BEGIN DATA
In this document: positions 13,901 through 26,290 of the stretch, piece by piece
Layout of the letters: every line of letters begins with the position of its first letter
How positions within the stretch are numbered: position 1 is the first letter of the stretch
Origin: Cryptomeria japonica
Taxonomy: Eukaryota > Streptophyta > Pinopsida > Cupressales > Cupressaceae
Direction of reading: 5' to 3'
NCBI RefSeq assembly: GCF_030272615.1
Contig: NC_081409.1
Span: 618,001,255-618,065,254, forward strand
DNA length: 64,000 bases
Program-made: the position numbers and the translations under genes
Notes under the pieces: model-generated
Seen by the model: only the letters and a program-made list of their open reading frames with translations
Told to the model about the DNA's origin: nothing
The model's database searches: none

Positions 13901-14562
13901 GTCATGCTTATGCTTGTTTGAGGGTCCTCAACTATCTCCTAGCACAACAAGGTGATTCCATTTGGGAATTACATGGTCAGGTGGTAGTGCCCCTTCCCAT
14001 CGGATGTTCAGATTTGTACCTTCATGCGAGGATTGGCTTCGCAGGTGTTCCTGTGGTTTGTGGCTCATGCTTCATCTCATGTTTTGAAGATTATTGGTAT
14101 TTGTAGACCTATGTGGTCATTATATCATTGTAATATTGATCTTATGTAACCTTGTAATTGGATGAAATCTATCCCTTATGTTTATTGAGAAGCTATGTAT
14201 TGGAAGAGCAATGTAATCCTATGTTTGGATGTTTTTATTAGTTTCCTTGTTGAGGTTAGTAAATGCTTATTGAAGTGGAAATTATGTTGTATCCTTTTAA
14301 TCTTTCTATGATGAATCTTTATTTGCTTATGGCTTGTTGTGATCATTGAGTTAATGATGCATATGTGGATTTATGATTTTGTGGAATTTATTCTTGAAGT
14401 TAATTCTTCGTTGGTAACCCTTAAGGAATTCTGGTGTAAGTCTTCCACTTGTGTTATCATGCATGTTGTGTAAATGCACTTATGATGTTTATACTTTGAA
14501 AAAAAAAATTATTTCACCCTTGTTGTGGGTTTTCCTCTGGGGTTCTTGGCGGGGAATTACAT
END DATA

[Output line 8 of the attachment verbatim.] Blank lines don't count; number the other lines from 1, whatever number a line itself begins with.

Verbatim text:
Contig: NC_081409.1